The Times We’ve Had: Prey, The Last Great Corridor Shooter

The Times We’ve Had: Prey, The Last Great Corridor Shooter

Corridor shooters used to be the king of the gaming world.  I will attribute this partially to the limitations of the graphics engines of the time, but they also proved to be incredibly popular due to their easy-to-play mechanics.  Doom, Quake, Heretic and Wolfenstein 3D were all so popular.  Even Half Life is at its heart, a corridor shooter, albeit one that changed the rules, mostly that a story can be told through the use of a first person perspective and that open areas can be just as tense as the closed hallways (the Dam level really proved this).  However, Deus Ex came out and seemed to drive the genre even further away from its claustrophobic roots.

Recently, I played the indie game Hard Reset for review, and the game really made me miss the days when a corridor shooter could seem like it was more than, well, shooting in a corridor.  Hard Reset was a classically styled corridor shooter without the fun.  The way I would define corridor shooter is essentially a game that has you moving through limited hallway space where you can use a range of guns to eliminate waves of enemies.  There are usually some cool setpieces, and the levels are usually a maze, but there are generally very few open areas, and those are usually a clue that there will be a bossfight.

One of my biggest issues I had with Hard Reset was that it was not that fun.  It had its moments, but it was mostly uninteresting, and a lot of the reason for it is because the story was so lacking.  Of course the older generation of shooters were not exactly known for their great stories, but at that time, it was excusable.  All you needed to know was something along the lines that you were on mars and that you were the last one alive.  Doom, Quake and the shooters of that era can be excused because we were not yet spoiled by the stories present in games like Half Life and System Shock.  In the last decade, there have been a few attempts at recapturing some of the simple fun of the corridor shooter, but only one has really stood out and remains fun, even in the face of the current generation of shooters.  That game is 2006s Prey.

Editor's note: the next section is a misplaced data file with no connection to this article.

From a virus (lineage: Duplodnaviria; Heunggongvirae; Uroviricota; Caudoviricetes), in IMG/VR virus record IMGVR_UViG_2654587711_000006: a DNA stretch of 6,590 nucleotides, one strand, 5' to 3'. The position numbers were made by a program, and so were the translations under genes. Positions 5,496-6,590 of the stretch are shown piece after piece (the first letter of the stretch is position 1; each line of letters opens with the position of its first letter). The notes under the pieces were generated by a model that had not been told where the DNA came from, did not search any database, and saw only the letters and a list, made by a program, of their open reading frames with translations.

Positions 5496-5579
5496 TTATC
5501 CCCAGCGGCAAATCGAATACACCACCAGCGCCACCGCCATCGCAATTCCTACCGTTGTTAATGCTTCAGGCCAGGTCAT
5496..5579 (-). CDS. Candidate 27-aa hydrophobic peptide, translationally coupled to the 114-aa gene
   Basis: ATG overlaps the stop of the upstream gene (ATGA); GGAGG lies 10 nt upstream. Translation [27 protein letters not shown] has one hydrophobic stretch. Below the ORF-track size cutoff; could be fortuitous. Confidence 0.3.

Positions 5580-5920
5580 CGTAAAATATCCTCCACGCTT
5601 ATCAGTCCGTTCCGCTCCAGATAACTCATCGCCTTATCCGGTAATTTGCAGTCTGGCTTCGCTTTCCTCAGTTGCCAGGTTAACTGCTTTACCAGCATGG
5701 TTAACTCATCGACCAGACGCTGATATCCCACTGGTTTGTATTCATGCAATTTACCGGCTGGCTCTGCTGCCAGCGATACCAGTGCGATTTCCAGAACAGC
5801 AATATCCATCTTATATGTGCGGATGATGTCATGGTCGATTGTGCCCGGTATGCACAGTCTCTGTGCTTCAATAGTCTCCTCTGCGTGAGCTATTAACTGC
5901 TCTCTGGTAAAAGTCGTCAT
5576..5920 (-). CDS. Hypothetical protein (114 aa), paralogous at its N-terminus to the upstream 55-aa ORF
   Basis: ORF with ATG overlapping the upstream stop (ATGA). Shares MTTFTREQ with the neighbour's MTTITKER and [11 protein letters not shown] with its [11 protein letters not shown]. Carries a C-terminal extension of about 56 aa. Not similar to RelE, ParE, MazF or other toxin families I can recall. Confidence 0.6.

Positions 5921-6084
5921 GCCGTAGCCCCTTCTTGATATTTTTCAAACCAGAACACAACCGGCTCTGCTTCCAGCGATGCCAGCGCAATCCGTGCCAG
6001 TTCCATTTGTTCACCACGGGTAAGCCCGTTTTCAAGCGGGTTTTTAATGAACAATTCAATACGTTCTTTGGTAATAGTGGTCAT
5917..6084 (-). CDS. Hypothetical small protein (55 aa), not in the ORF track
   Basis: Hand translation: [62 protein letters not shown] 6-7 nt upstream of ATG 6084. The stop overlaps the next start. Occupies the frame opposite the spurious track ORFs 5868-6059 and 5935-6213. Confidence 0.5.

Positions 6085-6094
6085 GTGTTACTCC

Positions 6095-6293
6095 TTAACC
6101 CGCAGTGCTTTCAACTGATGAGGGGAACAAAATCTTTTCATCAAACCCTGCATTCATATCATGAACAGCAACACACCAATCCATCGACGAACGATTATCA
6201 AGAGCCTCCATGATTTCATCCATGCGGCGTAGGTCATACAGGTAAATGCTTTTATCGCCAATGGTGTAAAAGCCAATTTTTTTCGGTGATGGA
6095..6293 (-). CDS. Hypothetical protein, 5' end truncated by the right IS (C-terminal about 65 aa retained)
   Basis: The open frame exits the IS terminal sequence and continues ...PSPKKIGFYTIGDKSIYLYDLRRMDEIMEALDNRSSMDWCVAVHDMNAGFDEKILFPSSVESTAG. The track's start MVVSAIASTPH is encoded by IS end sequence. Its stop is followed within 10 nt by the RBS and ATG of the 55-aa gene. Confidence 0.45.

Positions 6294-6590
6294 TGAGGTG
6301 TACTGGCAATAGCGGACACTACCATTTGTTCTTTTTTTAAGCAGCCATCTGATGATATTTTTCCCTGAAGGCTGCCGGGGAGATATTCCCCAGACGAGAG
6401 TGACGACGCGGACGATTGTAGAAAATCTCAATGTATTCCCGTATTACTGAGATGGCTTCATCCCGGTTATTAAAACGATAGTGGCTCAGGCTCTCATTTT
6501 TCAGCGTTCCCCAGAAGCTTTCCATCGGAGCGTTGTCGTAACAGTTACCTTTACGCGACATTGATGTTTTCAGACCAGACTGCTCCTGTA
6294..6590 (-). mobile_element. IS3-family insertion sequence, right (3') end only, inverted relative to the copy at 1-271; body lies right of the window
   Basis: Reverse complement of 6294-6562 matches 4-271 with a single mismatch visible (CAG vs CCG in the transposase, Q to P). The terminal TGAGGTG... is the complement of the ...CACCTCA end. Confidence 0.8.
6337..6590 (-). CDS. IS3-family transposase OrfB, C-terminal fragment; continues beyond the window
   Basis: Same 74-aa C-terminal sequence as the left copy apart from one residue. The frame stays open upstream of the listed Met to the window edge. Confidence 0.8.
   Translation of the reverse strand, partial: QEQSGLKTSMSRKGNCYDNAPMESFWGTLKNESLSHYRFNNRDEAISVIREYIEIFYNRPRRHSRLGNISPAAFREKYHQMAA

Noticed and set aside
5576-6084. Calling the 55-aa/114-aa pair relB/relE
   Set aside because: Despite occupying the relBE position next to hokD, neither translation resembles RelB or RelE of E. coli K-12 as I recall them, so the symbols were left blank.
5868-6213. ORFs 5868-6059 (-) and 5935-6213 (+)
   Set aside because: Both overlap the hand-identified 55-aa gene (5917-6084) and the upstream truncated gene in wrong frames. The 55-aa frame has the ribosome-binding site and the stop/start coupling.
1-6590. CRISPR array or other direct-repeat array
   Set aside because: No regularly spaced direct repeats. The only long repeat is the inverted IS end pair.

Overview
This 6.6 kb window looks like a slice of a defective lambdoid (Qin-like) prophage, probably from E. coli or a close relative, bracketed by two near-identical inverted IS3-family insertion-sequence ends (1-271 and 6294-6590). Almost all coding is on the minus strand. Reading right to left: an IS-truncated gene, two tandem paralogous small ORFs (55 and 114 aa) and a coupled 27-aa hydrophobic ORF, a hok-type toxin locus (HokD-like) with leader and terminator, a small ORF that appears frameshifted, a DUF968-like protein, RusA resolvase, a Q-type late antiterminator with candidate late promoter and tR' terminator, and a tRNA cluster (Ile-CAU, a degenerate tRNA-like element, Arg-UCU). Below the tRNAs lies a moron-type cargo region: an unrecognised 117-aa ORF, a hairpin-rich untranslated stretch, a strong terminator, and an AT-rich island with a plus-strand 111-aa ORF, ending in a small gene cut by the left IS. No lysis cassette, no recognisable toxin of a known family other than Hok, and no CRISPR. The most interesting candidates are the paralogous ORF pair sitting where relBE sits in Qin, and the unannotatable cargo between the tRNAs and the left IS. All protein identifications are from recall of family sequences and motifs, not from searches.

Of course, some may consider the Call of Duty series and the whole military shooter genre corridor shooters, but they have things like dynamic gameplay changes, such as the AC-130 levels, or more open areas like the War Pig level of Modern Warfare.  There certainly are levels  in the modern shooter genre that are reminiscent of the shooters of old.  The White House level of Modern Warfare 2 comes to mind here.  Even so, Prey stayed much closer to its roots then an lot of other games this generation.  Similar corridor shooter games such as Doom 3 were still enjoyable, but still felt somewhat dull. and that you were merely going through the motions of the genre without any originality or emotional response.  I have not played Quake 4, though I heard it was more similar to Doom 3.  Prey was impressive in part because it felt original in spite of its claustrophic nature and old school roots and the emotional nature of its story.

Its originality stemmed from the core of its story-telling, it starred a Native American, a character with personality.  In Doom 3, you were again just “generic space marine.”  Hell, one could even argue that Gordon Freeman has no personality, though I would argue that his personality was granted to him by those characters around him, at least in Half Life 2.  But Tommy was a disgruntled, cynical and disillusioned man with a mean streak who just happened to get abducted to great music.  Seriously, Prey has one of the single best opening sequences of any game.  It was exciting, confusing and absorbing.